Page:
Figure 4. Equivalent single-arc residual resistance calculation model for three arcs.

R1 R2 R3 R4
Arc Arc Arc Arc
HV
+ + +
x1 x3 x4
x2

L1 L3 L4 L2

Each residual resistance can be shown as follows:


1 4( L1 x1 ) D + 2d
R1 = + ln( ) (11)
2 e D + 2d 4ra

1 4( L2 x2 ) D + 2d
R2 = + ln( ) (12)
2 e D + 2d 4ra

1 4( L3 x3 ) D + 2d
R3 = + ln( ) (13)
2 e D + 2d 4ra

1 4( L4 x4 ) D + 2d
R4 = + ln( ) (14)
2 e D + 2d 4ra

In Equations (11)(14), L1, L2, L3, and L4 are the discharge distances, and x1, x2, x3, and x4 are the
arc lengths of each part of the three arcs after the division.
Total discharge distance L is given by:
L = L1 + L2 + L3 + L4 (15)
Total arc length x is given by:
x = x1 + x2 + x3 + x4 (16)
Therefore, when one surface arc exists at the high voltage end and the ground end, and when one
arc is at icicle-icicle air gap in the middle part, the total residual ice layer resistance R can be shown as:
R = R1 + R2 + R3 + R4
1 4(( L1 + L2 + L3 + L4 ) ( x1 + x2 + x3 + x4 )) D + 2d
= + 4 ln( )
2 e D + 2d 4ra (17)
1 4( L x) D + 2d
= + 4 ln( )
2 e D + 2d 4ra
Energies 2011, 4 635

When one surface arc exists at the high voltage and the ground end, and when two icicle-icicle air
gap arcs are in the middle of the insulators, the three residual resistances can also be divided into six
parts, as shown in Figure 5(a). The two icicle-icicle air gap arcs can be divided into four parts, as
shown in Figure 5(b).

Figure 5. Equivalent single-arc residual resistance calculation model for four arcs.
(a) Schematic for the two icicle-icicle air gap arcs in the middle; (b) Schematic for the
division of the arc in the middle.
Residual resistance Residual resistance Residual resistance
Arc Arc Arc Arc
HV

(a)
R1 R2 R3 R2 R3 R4
Arc Arc Arc Arc Arc Arc
HV
+ + + + +
x1 x3 x4 x5 x6
x2

L1 L3 L4 L5 L6 L2

(b)

Based on Figure 5, the total residual resistance R can be expressed as follows:


R = R1 + R2 + R3 + R4 + R5 + R6 (18)
where:
1 4( L1 x1 ) D + 2d
R1 = + ln( ) (19)
2 e D + 2d 4ra

1 4( L2 x2 ) D + 2d
R2 = + ln( ) (20)
2 e D + 2d 4ra

1 4( L3 x3 ) D + 2d
R3 = + ln( ) (21)
2 e D + 2d 4ra

1 4( L4 x4 ) D + 2d
R4 = + ln( ) (22)
2 e D + 2d 4ra

1 4( L5 x5 ) D + 2d
R5 = + ln( ) (23)
2 e D + 2d 4ra

1 4( L6 x6 ) D + 2d
R6 = + ln( ) (24)
2 e D + 2d 4ra

By substituting Equations (19)(24) into Equation (18), the following can be obtained:
1 4(( L1 + L2 + L3 + L4 + L5 + L6 ) ( x1 + x2 + x3 + x4 + x5 + x6 )) D + 2d
R= + 4 ln( ) (25)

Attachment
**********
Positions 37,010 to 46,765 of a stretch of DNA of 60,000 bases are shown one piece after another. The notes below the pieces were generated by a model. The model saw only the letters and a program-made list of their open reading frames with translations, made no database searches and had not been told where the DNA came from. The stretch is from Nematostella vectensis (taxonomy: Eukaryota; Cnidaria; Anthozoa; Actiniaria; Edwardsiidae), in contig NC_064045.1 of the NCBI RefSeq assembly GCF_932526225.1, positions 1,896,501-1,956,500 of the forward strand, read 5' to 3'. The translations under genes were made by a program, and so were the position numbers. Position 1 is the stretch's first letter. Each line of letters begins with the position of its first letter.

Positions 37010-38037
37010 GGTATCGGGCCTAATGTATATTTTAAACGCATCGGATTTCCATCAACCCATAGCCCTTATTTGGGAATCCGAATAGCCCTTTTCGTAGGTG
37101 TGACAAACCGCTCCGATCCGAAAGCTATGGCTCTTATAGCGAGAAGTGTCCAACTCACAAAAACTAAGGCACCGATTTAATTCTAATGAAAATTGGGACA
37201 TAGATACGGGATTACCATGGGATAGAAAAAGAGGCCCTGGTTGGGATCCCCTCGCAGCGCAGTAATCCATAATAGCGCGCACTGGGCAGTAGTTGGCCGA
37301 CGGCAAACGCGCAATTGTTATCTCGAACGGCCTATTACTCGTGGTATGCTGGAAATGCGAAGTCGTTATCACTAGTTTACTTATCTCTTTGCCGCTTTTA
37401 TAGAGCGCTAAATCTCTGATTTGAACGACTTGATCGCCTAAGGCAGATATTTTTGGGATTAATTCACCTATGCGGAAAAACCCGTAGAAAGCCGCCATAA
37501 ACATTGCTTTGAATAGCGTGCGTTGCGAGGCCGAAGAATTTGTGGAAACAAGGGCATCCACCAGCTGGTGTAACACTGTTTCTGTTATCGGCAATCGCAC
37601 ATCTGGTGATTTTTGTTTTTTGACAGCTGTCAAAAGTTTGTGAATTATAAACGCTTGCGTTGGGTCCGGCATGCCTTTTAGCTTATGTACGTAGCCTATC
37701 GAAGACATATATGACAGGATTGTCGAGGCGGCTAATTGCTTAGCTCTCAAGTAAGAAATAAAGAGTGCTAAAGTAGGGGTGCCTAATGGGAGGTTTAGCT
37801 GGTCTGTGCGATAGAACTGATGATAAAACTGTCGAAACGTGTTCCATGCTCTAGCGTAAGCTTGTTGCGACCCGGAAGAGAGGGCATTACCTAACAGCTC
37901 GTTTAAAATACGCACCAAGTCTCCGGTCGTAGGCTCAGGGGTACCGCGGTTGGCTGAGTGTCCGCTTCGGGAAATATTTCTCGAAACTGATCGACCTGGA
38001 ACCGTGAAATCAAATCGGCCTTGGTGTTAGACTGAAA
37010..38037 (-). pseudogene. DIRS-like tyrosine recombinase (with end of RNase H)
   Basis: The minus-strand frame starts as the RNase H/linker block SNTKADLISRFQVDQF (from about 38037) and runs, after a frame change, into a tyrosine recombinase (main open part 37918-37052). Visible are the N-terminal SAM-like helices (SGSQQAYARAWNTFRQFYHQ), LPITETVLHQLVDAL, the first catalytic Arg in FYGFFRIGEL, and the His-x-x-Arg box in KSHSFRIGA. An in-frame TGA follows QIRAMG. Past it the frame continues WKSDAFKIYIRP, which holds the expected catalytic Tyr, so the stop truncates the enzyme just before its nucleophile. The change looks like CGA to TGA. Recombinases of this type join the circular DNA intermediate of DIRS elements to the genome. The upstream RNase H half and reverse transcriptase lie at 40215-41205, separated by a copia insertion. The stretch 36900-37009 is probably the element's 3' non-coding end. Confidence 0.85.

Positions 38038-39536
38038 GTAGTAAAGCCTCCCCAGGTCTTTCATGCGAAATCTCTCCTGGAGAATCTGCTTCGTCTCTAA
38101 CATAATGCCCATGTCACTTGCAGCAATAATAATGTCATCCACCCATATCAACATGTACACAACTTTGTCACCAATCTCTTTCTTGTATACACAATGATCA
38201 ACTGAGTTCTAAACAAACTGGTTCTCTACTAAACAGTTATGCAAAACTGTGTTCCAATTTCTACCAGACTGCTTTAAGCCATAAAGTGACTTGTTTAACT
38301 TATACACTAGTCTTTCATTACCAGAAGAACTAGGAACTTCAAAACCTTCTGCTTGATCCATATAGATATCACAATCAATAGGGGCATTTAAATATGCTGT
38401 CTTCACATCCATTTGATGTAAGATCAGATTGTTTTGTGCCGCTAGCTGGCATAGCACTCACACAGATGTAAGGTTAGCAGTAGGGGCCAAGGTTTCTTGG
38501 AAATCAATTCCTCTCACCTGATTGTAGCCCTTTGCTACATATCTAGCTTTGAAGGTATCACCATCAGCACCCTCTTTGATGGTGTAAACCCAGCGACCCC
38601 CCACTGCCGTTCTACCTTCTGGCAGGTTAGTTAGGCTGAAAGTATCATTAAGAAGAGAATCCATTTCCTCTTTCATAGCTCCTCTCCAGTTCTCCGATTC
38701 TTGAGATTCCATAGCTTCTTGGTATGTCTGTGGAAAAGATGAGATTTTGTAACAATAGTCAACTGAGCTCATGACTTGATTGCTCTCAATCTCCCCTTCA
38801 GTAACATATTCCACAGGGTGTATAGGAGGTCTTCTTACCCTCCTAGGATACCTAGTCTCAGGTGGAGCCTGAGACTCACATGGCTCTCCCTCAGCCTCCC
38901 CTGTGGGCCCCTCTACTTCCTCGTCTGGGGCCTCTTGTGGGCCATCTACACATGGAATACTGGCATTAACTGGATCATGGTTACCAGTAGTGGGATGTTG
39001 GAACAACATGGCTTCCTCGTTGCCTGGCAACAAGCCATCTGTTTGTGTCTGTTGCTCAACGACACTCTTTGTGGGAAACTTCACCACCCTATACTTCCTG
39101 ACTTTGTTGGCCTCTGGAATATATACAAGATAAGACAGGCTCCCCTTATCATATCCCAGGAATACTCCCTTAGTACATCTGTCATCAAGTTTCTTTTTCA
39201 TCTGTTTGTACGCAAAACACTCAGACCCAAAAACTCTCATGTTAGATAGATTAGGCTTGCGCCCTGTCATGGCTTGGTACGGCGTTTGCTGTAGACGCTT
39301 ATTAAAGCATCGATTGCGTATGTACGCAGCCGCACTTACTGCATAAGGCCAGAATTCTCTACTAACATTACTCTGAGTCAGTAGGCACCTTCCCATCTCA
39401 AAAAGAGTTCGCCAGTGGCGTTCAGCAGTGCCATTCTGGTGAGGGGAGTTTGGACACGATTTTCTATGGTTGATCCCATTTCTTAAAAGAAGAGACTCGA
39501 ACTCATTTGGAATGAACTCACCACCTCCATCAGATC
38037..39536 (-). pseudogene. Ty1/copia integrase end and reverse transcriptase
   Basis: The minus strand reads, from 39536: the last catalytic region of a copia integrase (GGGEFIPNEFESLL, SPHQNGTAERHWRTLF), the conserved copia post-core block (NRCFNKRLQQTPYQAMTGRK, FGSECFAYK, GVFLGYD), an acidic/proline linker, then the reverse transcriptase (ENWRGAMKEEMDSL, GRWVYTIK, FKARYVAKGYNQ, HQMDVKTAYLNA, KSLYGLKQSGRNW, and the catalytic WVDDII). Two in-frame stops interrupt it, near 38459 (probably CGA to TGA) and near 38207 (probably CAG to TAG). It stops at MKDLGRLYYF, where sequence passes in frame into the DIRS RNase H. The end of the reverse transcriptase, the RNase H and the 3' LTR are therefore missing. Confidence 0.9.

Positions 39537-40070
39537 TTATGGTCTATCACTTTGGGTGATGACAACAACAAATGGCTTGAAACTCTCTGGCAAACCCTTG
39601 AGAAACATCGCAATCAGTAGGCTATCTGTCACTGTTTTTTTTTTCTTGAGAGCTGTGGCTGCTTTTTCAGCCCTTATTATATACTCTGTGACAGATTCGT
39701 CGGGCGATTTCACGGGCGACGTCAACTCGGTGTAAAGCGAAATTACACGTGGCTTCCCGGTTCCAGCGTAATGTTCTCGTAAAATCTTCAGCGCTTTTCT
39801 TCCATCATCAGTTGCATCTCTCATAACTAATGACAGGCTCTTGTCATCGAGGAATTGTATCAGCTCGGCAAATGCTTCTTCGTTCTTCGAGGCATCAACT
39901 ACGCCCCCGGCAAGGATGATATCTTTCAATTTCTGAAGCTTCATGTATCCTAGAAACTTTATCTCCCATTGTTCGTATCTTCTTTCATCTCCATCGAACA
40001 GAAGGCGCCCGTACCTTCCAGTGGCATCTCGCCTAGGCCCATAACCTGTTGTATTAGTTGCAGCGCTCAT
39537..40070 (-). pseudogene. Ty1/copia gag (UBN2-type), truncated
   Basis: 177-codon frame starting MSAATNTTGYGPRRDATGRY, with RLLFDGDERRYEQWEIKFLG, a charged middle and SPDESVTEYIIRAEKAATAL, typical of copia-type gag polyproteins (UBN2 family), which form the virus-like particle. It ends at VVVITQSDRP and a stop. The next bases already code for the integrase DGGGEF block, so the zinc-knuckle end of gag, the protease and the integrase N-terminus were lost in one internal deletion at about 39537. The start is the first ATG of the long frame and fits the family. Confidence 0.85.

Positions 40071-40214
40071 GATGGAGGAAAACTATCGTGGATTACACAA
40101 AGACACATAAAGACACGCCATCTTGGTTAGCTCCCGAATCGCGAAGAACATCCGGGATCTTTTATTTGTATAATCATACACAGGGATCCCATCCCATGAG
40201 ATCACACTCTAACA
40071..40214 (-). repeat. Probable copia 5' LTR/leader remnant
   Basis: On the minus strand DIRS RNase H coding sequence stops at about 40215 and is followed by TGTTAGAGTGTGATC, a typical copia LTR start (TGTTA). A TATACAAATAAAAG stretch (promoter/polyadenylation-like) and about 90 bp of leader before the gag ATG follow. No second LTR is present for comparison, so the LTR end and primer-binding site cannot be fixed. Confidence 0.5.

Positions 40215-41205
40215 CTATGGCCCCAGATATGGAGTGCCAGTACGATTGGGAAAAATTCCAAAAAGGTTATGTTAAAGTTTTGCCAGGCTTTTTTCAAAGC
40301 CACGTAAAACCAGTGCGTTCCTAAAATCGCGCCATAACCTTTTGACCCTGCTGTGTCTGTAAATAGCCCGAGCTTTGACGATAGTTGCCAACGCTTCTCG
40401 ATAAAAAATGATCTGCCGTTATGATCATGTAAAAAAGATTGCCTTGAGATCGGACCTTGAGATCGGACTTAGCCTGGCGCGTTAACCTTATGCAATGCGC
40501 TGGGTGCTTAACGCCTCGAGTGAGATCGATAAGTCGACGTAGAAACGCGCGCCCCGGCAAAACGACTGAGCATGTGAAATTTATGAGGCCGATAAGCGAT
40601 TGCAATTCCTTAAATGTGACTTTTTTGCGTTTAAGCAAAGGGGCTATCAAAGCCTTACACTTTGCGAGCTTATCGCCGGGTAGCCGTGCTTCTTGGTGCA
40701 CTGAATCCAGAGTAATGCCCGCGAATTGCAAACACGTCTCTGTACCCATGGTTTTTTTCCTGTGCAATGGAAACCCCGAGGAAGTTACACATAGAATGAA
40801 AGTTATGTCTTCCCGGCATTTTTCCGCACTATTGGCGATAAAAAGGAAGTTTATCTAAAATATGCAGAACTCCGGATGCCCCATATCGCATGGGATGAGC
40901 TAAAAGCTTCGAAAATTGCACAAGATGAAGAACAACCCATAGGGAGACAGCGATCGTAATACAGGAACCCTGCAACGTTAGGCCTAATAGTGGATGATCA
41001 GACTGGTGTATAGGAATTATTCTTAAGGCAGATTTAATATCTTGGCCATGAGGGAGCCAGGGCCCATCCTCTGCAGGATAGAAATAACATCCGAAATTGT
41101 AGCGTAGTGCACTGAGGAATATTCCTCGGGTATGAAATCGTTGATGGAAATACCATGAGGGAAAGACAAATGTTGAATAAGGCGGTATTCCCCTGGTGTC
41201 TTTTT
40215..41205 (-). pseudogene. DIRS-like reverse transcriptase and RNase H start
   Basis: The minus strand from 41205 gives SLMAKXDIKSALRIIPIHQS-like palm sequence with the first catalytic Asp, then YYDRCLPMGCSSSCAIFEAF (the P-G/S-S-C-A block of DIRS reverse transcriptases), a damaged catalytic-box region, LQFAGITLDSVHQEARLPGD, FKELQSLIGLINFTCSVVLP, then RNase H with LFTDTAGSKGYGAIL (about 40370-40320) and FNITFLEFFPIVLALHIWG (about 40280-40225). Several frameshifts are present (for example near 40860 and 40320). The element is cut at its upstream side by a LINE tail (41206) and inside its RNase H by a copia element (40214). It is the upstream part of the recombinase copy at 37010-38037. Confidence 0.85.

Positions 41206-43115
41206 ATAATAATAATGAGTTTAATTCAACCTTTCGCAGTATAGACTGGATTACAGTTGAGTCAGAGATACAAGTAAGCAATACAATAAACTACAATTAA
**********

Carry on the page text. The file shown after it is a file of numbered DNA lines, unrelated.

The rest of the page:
2 e D + 2d 4ra
Energies 2011, 4 636

The total discharge distance L is:


L = L1 + L2 + L3 + L4 + L5 + L6 (26)
The total arc distance x is:
x = x1 + x2 + x3 + x4 + x5 + x6 (27)
With the two arcs at the high voltage end, the ground end, and the icicle-icicle air gap, the residual
resistance can be shown as:
1 4( L x ) D + 2d
R( x) = + 6 ln( ) (28)
2 e D + 2d 4ra

Similarly, when there is one arc at the high voltage end and the ground end, and when there is
c (c 0) number of arcs in the icicle-icicle air gaps, the residual resistance is expressed as:
1 4( L x) D + 2d
R( x) = + (2c + 2) ln( ) (29)
2 e D + 2d 4ra

Based on the analysis above, when there is one arc at the high voltage end, c (c 0) number of arcs
in the icicle-icicle air gaps, and no arc at the ground end or when there is no arc at the high voltage end,
c (c 0) number of arcs in the icicle-icicle air gaps, and one arc at the ground end, the residual
resistance is shown as:
1 4( L x) D + 2d
R( x) = + (2c + 1) ln( ) (30)
2 e D + 2d 4ra

When there is no arc at both the high voltage and ground ends, and when there is c (c 0) number
of arcs in the icicle-icicle air gaps, the residual resistance is:
1 4( L x ) D + 2d
R( x) = + 2c ln( ) (31)
2 e D + 2d 4ra

3. Validation of the Model

Based on the multi-arc discharge model for DC ice-covered insulators in the current study, the DC
discharge voltage of the pre-contaminated ice-covered insulator strings under the low atmospheric
pressure can be calculated with the given voltage-current characteristics of the arcs on pre-contaminated
ice surface and in the icicle-icicle air gap and the conductivity of the residual surface on the
pre-contaminated ice layer, i.e., parameters A1, B1, m1, n1, e1, A2, B2, m2, n2, e2, A3, m3, n3, and e. In our
previous studies [27,28], all the parameters were experimentally determined as follows:
Positive arc on pre-contaminated ice-covered ice surface:
A1 = 131.4, B1 = 756.3, m1 = 0.81, n1 = 0.61, e1 = 0.23
Negative arc on pre-contaminated ice-covered ice surface:
A2 = 90.8, B2 = 500.2, m2 = 0.74, n2 = 0.69, e2 = 0.28
Icicle-icicle air gap arc:
A3 = 202.5, m3 = 0.86, n3 = 0.53
Energies 2011, 4 637

Equivalent surface conductivity of the residual ice layer:


e = 351.8SDD + 0.091 + 1.9 (under positive arc condition)
e = 345.9 SDD + 0.093 + 2.0 (under negative arc condition)

where SDD (in mg/cm2) is the salt deposit density of the pre-contaminated insulators, and (in S/cm)
is the conductivity of the freezing water (at 20 C).
To validate the multi-arc model, the model was applied to XZP-210 DC suspension insulators under
various conditions. The obtained results were then compared with the experimental ones. Table 1
shows the insulator shape and dimensions.

Table 1. Profile Parameters of a Porcelain Insulator.


Dimensions (mm)
Insulator Configuration
Type Shed Diameter Unit Spacing Leakage Distance